The UK government’s aggressive push towards electric vehicles (EVs) has encountered resistance from some major automakers. But at the same time, some of the EV sector’s biggest players also argued that the UK’s EV goals are actually not tough enough.
Citing documents that it was reportedly able to view, The Guardian noted that Toyota, Jaguar Land Rover, and Nissan were among the carmakers that are requesting delays in the rollout of the UK’s zero-emission vehicle (ZEV) mandate. In contrast, Tesla, Ford, and Volkswagen called for the ZEV mandate to be tougher on carmakers.
The UK’s ZEV mandate is expected to push automakers to sell a growing number of electric vehicles. Doing so allows companies to avoid notable fines, as per the documents that were reportedly viewed by the publication. Under the ZEV mandate, 22% of new vehicles sold in the UK in 2023 must be zero-emissions. By 2030, it is expected that 80% of new cars sold in the UK will be zero-emissions.
Toyota is the world’s best-selling automaker, but it is also one of the biggest laggards in the electric vehicle sector. Thus, it was not surprising that the Japanese carmaker noted that it was “extremely concerned” by the UK targets up to 2027. The company also noted that the targets would be “challenging for manufacturers like Toyota,” and that such mandates may result in financial and brand damage to the company.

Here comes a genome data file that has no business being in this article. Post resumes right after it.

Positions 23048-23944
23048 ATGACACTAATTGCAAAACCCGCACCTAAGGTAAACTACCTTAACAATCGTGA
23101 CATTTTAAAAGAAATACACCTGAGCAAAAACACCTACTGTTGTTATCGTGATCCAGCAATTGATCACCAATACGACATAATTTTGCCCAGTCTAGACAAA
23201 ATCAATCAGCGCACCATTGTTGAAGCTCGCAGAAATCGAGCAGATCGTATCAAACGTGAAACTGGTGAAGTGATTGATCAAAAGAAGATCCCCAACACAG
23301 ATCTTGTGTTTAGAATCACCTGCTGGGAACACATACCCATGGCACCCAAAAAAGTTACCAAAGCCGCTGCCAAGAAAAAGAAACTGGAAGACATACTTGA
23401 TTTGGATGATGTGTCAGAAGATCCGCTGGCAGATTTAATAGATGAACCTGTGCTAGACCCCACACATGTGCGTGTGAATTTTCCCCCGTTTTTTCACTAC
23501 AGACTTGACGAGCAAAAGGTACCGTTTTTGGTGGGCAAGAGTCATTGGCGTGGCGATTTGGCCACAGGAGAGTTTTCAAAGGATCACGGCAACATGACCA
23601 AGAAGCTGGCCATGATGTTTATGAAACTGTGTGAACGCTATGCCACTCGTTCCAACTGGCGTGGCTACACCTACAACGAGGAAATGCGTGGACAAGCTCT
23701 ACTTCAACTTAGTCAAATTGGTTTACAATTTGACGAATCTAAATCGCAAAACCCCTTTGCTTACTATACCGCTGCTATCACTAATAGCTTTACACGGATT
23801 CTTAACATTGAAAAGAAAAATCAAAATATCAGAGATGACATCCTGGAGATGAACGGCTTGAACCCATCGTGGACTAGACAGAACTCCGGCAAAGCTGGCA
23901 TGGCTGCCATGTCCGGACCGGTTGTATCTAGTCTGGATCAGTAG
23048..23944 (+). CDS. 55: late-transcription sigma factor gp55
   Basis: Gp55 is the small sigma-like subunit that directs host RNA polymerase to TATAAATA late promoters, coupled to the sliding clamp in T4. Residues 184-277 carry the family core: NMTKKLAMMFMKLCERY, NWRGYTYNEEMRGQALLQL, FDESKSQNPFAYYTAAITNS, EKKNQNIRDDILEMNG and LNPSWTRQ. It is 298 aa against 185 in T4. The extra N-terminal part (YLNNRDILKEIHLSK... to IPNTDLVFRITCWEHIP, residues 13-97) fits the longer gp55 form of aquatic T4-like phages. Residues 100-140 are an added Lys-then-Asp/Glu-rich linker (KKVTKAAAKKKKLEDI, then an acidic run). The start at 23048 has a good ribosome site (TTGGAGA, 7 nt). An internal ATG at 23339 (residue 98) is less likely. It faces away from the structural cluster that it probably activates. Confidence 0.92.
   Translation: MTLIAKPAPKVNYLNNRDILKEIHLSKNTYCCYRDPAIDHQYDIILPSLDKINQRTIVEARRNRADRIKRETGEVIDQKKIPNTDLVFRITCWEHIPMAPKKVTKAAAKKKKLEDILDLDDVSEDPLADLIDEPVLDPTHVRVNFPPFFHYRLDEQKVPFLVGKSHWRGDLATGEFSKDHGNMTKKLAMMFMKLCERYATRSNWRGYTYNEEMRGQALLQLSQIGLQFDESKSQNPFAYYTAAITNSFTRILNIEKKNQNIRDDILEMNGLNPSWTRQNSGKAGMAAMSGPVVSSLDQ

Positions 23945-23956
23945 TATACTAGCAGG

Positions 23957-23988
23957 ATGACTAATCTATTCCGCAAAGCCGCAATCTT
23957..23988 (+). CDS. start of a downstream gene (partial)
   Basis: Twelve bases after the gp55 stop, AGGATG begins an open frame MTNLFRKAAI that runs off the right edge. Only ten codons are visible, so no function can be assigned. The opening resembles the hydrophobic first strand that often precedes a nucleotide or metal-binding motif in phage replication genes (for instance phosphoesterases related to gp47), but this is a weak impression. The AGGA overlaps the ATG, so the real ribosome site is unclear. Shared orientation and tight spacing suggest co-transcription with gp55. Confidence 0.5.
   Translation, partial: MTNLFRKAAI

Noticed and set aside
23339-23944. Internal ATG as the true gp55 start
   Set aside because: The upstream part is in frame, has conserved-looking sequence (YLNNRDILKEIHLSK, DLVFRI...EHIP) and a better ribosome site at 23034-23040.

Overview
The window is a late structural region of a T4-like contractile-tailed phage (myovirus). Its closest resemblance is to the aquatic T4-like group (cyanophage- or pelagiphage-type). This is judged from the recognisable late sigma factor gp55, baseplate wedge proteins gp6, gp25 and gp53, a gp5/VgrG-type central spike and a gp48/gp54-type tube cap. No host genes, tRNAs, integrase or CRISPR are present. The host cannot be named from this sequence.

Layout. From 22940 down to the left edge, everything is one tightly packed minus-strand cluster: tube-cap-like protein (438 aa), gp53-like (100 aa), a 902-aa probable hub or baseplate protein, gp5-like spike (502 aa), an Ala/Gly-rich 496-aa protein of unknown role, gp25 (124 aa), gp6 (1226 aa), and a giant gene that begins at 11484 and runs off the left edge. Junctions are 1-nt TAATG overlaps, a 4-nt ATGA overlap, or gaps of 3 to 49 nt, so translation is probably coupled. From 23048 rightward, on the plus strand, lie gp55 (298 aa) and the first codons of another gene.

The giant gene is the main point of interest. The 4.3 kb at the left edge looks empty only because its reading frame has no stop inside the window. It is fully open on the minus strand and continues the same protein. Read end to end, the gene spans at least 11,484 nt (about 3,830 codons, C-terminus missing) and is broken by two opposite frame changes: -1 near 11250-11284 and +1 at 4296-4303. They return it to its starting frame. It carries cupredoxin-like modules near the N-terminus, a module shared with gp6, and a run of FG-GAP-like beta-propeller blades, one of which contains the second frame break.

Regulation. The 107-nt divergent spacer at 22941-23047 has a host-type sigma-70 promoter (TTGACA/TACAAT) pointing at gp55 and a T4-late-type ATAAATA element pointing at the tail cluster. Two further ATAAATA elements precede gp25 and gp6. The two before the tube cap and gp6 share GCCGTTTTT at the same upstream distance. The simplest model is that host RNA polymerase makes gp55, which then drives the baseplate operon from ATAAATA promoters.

Jaguar Land Rover, for its part, noted that it was “far from certain” that automakers could achieve the ZEV targets. The automaker also stated that “targets in the early years are set at unachievable levels.” Nissan, Stellantis, and Vauxhall reportedly supported the proposed delays to the UK’s ZEV targets as well.
The sentiments of Toyota, Jaguar Land Rover, and Nissan stand in stark contrast to the views of Tesla, Ford, and Volkswagen. As noted by The Guardian, Tesla noted that the rules are “not sufficient to drive more than organic market evolution.” The EV maker, which recently reported sales of 1.808 million vehicles in 2023, also noted that “targets that look a stretch today will quickly be surpassed.”
Ford largely echoed Tesla’s sentiments, stating that it “believes that the suggested trajectory can be met by many manufacturers across the UK market, and will ensure that those that are lagging accelerate their development appropriately, with the option of trading certificates to make up any shortfalls.” Volkswagen also noted that the goals were “ambitious but seem to be generally feasible.”
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